The Arctic is quickly reemerging as a strategic area where vital U.S. interests are at stake. The geopolitical and geo-economic importance of the Arctic region is rising rapidly, and its mineral wealth will likely transform the region into a booming economic frontier in the 21st century. The coasts and continental shelf of the Arctic Ocean are estimated to hold large deposits of oil, natural gas, and methane hydrate (natural gas) clusters along with large quantities of valuable minerals.
With the shrinking of the polar ice cap, extended navigation through the Northwest Passage along the northern coast of North America may soon become possible with the help of icebreakers. Similarly, Russia is seeking to make the Northern Sea Route along the northern coast of Eurasia navigable for considerably longer periods of the year. Opening these shorter routes will significantly cut the time and costs of shipping. (See Map 1.)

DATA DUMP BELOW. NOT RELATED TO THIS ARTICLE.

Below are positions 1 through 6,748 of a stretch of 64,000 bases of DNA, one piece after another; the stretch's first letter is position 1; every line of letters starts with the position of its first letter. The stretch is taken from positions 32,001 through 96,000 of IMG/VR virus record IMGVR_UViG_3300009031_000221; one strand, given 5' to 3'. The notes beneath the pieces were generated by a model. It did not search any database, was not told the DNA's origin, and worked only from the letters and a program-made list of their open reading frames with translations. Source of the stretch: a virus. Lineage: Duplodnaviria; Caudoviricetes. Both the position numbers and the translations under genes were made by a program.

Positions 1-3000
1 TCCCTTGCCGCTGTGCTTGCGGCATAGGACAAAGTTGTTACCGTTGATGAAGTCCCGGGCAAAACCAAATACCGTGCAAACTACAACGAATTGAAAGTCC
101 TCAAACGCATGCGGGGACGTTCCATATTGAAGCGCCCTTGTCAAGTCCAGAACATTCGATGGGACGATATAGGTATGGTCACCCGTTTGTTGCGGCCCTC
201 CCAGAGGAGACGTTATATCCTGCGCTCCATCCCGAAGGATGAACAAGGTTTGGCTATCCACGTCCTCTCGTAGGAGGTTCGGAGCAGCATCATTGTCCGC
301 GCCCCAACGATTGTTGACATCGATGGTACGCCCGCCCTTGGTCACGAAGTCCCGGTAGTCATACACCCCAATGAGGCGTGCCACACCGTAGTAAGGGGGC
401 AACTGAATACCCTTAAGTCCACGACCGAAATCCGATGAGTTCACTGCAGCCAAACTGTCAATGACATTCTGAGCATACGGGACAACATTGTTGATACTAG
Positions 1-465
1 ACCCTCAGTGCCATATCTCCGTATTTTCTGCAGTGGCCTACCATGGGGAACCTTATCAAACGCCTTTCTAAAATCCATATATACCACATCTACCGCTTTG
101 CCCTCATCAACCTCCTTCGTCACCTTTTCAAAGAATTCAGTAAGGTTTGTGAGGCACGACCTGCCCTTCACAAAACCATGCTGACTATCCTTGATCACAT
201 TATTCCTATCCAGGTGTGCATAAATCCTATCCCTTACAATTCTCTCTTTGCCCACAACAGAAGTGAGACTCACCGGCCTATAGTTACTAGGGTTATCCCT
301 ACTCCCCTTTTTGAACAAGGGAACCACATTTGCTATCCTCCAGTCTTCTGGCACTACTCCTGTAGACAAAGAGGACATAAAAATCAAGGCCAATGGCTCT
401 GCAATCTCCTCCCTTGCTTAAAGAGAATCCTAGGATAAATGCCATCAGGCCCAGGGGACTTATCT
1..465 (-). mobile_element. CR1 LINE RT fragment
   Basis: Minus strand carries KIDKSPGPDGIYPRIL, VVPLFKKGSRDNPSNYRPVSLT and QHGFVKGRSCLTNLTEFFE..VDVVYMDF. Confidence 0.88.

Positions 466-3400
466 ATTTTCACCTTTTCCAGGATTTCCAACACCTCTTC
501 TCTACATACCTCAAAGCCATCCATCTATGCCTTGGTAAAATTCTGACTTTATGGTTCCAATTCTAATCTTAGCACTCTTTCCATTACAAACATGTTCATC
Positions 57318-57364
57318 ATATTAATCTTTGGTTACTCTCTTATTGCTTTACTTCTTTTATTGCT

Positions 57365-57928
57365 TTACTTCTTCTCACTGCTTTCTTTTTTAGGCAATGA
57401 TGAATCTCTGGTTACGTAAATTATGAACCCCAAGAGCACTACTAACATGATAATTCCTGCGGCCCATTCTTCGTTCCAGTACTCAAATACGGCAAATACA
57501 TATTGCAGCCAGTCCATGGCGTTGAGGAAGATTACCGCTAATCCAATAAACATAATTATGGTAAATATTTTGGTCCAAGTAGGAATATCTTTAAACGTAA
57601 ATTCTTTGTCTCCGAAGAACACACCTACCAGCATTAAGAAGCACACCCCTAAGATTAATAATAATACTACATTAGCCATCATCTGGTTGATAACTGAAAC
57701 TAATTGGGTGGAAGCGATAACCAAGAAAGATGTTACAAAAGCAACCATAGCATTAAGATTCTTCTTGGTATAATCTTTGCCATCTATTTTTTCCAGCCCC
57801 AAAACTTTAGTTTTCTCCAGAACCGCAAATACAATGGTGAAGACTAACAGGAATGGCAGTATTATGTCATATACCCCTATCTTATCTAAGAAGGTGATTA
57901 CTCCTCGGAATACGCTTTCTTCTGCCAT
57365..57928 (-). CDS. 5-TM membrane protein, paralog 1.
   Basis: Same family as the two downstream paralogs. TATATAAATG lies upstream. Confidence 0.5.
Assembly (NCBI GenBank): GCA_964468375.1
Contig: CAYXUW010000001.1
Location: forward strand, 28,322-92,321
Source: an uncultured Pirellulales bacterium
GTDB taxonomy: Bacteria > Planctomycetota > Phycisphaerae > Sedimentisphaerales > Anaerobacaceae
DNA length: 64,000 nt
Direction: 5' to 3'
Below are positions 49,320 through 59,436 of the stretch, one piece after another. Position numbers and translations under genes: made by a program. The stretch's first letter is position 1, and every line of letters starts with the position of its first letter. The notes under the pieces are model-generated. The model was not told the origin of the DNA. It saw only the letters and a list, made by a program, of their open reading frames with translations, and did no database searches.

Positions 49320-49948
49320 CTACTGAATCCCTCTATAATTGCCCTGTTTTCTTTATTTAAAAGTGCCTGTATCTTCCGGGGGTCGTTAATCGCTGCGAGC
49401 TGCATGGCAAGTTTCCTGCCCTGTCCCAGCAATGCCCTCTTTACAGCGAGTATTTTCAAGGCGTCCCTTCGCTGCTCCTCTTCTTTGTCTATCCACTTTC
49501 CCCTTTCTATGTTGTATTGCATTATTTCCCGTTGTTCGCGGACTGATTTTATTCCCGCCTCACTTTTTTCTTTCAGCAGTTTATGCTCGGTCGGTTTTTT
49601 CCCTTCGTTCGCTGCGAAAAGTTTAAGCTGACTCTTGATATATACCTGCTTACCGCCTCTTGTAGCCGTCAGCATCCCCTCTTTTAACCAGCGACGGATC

In recent years, Russia has been particularly active in the Arctic, aggressively advancing its interests and claims by using international law and by projecting military might into the region.
Despite the Arctic's strategic location and vast resources, the U.S. has largely ignored this region. The United States needs to develop a comprehensive policy for the Arctic, including diplomatic, naval, military, and economic policy components. This should include swiftly mapping U.S. territorial claims to determine their extent and to defend against claims by other countries.
The difficulties of operating in this region and our recent neglect argue for a command that can make up some ground in understanding the problems of operating in extreme cold.
Further, a separate command will help with dealing with other countries since we share responsibilities with Canada, Denmark, and Norway as frontline members of NATO who must cooperate in defending the area from Russian intrigue.
So, if we can justify AFRICOM, why not POLARCOM?